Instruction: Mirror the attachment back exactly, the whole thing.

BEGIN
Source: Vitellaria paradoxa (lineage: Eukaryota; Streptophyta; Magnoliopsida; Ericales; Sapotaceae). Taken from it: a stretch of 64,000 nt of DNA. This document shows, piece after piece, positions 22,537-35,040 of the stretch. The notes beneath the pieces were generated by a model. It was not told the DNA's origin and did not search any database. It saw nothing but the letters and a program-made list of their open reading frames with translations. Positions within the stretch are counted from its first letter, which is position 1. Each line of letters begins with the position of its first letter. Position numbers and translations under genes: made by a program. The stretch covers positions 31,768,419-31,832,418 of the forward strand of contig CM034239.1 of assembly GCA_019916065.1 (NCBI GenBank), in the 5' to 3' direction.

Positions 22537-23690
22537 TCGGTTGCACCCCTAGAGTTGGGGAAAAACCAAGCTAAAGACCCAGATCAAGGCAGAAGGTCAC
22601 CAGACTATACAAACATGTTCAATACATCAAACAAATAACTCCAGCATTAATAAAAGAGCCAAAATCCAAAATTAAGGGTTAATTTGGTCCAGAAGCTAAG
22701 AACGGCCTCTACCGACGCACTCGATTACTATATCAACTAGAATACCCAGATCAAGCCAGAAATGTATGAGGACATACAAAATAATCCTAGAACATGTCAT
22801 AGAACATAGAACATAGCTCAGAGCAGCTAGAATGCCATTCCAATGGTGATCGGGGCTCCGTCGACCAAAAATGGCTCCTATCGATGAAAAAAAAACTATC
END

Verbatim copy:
Source: Vitellaria paradoxa (lineage: Eukaryota; Streptophyta; Magnoliopsida; Ericales; Sapotaceae). Taken from it: a stretch of 64,000 nt of DNA. This document shows, piece after piece, positions 22,537-35,040 of the stretch. The notes beneath the pieces were generated by a model. It was not told the DNA's origin and did not search any database. It saw nothing but the letters and a program-made list of their open reading frames with translations. Positions within the stretch are counted from its first letter, which is position 1. Each line of letters begins with the position of its first letter. Position numbers and translations under genes: made by a program. The stretch covers positions 31,768,419-31,832,418 of the forward strand of contig CM034239.1 of assembly GCA_019916065.1 (NCBI GenBank), in the 5' to 3' direction.

Positions 22537-23690
22537 TCGGTTGCACCCCTAGAGTTGGGGAAAAACCAAGCTAAAGACCCAGATCAAGGCAGAAGGTCAC
22601 CAGACTATACAAACATGTTCAATACATCAAACAAATAACTCCAGCATTAATAAAAGAGCCAAAATCCAAAATTAAGGGTTAATTTGGTCCAGAAGCTAAG
22701 AACGGCCTCTACCGACGCACTCGATTACTATATCAACTAGAATACCCAGATCAAGCCAGAAATGTATGAGGACATACAAAATAATCCTAGAACATGTCAT
22801 AGAACATAGAACATAGCTCAGAGCAGCTAGAATGCCATTCCAATGGTGATCGGGGCTCCGTCGACCAAAAATGGCTCCTATCGATGAAAAAAAAACTATC